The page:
Here’s The Scoop On Snow Removal For Rental Properties.
Depending where you live, your city may or may not have a local ordinance about snow shoveling requirements. Typically, if you own a house (or business) that borders a public walkway or sidewalk, the owner is charged with keeping the sidewalk clear of snow and ice. These rules give time frames for when snow needs to be cleared and failure to comply will result in a fine.
Often, the time frame is within 24 to 48 hours after the snow has stopped falling. State and municipal laws may also include language about snow removal that includes de-icing procedures like putting salt or sand down after you shovel.
Additionally, when shoveling snow from the sidewalk, it needs to be stored on private property, not simply dumped on the road which is considered public property. Patricia Stell, the city recorder of Bend, OR explains to the Bend Bulletin, “The sidewalk and street is considered a public right of way, and a homeowner can’t dump snow back on the right of way. That means the snow has to be stored on your private property.”
Other snow removal laws can be even more confusing for a property owner, where the owner holds zero liability until he actually moves the snow and then he becomes liable if an accident occurs as the result of snow removal. See this example of snow removal at an apartment complex in Arkansas.
You should also check with local laws regarding parking restrictions on snowy days.
A Landlord’s Responsibility for Snow Removal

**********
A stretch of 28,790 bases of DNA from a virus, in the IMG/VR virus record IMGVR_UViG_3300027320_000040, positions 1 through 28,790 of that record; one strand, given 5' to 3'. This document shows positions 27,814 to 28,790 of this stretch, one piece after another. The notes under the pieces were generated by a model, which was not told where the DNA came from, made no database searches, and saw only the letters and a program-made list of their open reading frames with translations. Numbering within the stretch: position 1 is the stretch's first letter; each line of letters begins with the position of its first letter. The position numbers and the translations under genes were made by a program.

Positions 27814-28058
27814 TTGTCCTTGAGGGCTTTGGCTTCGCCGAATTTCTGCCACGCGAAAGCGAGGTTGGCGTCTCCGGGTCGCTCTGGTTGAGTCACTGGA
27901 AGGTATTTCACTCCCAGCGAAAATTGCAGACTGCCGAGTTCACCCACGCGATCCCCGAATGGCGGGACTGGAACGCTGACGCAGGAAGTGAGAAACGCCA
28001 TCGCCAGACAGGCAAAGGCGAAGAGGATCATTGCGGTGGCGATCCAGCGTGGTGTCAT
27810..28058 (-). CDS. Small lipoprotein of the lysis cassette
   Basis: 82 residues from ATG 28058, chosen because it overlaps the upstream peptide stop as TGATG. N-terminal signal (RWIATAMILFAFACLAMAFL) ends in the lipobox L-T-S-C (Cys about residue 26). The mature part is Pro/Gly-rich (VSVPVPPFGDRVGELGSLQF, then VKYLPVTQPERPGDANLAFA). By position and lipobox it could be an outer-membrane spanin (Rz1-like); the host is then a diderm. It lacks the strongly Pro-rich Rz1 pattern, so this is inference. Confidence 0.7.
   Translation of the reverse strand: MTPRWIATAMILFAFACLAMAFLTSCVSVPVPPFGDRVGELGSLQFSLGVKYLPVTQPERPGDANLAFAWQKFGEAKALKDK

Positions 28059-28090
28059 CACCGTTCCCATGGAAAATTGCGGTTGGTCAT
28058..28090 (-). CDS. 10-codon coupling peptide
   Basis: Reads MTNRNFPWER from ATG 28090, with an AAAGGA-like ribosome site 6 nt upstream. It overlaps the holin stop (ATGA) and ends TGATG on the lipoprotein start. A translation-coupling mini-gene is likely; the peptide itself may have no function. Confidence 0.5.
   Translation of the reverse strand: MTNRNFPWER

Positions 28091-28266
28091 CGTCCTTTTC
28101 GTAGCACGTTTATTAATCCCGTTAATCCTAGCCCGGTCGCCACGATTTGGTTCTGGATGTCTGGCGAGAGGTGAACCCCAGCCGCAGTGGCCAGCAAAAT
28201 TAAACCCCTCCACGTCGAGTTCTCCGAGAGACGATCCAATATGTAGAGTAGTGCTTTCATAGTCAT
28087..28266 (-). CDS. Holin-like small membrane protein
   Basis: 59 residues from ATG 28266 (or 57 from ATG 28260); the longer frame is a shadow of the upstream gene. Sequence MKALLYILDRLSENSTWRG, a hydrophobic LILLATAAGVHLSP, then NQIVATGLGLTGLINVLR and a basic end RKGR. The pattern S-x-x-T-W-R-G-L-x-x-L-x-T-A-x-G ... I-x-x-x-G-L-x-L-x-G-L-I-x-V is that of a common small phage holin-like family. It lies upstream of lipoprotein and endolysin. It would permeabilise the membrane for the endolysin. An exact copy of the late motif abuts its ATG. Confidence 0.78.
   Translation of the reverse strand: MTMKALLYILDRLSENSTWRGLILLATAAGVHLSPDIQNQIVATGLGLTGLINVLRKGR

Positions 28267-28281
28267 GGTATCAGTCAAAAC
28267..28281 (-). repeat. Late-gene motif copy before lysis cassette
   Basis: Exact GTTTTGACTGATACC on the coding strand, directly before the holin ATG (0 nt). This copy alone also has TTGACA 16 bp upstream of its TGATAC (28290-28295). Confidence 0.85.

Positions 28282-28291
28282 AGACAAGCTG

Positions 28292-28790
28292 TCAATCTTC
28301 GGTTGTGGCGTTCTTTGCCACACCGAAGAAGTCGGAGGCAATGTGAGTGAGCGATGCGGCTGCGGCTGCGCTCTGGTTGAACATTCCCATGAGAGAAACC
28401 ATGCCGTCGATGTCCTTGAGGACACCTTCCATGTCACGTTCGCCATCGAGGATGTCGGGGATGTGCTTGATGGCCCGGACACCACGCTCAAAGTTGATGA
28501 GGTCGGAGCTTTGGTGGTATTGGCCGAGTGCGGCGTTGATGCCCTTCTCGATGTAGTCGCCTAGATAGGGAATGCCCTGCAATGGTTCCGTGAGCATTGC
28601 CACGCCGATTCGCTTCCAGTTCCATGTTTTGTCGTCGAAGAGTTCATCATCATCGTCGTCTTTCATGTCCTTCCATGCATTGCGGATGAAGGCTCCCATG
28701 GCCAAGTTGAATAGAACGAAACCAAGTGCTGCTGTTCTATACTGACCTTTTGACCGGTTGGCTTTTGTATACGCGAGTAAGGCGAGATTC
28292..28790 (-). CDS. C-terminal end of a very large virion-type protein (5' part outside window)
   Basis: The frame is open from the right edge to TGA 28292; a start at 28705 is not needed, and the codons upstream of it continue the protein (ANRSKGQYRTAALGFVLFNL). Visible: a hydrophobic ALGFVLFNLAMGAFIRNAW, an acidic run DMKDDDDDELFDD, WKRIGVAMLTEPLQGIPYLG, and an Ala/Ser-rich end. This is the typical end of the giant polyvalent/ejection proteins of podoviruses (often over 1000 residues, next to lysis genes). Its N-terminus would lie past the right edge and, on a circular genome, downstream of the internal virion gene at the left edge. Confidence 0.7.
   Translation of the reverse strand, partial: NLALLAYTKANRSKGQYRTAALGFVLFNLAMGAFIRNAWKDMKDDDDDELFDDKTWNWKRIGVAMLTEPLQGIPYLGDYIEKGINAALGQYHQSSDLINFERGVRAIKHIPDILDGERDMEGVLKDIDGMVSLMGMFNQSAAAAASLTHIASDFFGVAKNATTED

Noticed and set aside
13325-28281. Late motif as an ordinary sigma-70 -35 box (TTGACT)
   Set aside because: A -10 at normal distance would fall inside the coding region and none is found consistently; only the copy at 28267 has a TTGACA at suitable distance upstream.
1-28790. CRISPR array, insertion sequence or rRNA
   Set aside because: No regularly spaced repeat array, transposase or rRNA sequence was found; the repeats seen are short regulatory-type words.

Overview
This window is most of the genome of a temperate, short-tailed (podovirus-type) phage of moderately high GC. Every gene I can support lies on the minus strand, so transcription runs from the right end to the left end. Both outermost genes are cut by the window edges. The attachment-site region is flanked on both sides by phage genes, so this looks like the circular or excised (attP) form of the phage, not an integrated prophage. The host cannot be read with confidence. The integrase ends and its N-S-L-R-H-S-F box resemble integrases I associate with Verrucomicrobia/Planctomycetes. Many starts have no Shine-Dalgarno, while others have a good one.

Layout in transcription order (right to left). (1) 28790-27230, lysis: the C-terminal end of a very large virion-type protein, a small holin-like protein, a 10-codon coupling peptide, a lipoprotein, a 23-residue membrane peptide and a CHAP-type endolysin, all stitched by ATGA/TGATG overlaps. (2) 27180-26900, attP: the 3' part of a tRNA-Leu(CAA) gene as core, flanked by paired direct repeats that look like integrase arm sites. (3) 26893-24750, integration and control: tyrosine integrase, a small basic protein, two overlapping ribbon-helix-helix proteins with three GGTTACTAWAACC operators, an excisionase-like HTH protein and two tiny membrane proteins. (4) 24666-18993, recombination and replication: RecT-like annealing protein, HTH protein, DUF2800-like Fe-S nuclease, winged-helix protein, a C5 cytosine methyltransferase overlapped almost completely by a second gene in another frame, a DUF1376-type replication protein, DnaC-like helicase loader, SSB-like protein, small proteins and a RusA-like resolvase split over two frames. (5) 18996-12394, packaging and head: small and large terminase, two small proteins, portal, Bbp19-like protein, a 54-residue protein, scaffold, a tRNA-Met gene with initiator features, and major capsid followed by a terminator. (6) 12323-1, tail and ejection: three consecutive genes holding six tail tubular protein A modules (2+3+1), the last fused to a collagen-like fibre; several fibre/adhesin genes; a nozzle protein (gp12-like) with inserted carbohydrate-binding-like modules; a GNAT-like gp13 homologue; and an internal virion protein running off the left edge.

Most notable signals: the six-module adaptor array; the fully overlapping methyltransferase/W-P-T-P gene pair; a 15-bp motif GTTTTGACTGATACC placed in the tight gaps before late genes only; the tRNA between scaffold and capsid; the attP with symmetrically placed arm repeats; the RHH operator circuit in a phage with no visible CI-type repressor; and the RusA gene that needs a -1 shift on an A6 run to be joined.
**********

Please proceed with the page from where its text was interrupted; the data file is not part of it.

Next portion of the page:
While landlords of single-family rental properties can specify in the rental agreement that snow removal as the tenant’s responsibility in most states and provinces, multi-family rental properties often have common walkways that the landlord must maintain, and liability is a real concern.
If you own or manage a multi-unit property, the best course of action is to take on snow removal yourself or hire a service. If you own a single-family rental property, you can include snow removal in your lease agreement as the tenant’s responsibility. When you create the tenant-landlord agreement, it’s important to be clear about when and where the snow needs to be shoveled. For example, you should specify how soon after a snowfall a path needs to be cleared and how wide the path needs to be.
Keep your resident updated on the local laws regarding snow disposal and offer safety tips to reduce the risk of injury while they do it. To ensure regular shoveling of the property, you might want to provide your tenant with a shovel and the salt or sand needed to prevent anyone from slipping on your property post-shoveling.
If you are a renter here’s what you should do when it comes to snow season – Check your lease! The lease should expressly state who is responsible for snow removal. Your landlord should be familiar with the local laws about time frames for shoveling snow. If you are lucky, a super nice landlord may state in the lease that he will come shovel the sidewalks for you! Your landlord or property manager may also have rules in place that prevent snow removal because that could make the property owner liable if an accident occurs. Now is the time to check in with your landlord or property manager so you know what to do before a snow storm hits.
Snow Removal in Your Lease Agreements
Proper wording on the lease agreement can help eliminate a lot of confusion on who is responsible for snow removal. The lease agreement should reflect the state or municipal laws on snow removal and clearly define any details concerning time and so forth. If your lease agreement doesn’t include language about snow removal responsibilities, create an addendum that expressly discusses it and make sure both of you sign it. Make sure to have your lease agreement reviewed with an attorney who is familiar with landlord-tenant laws and snow removal requirements in your area.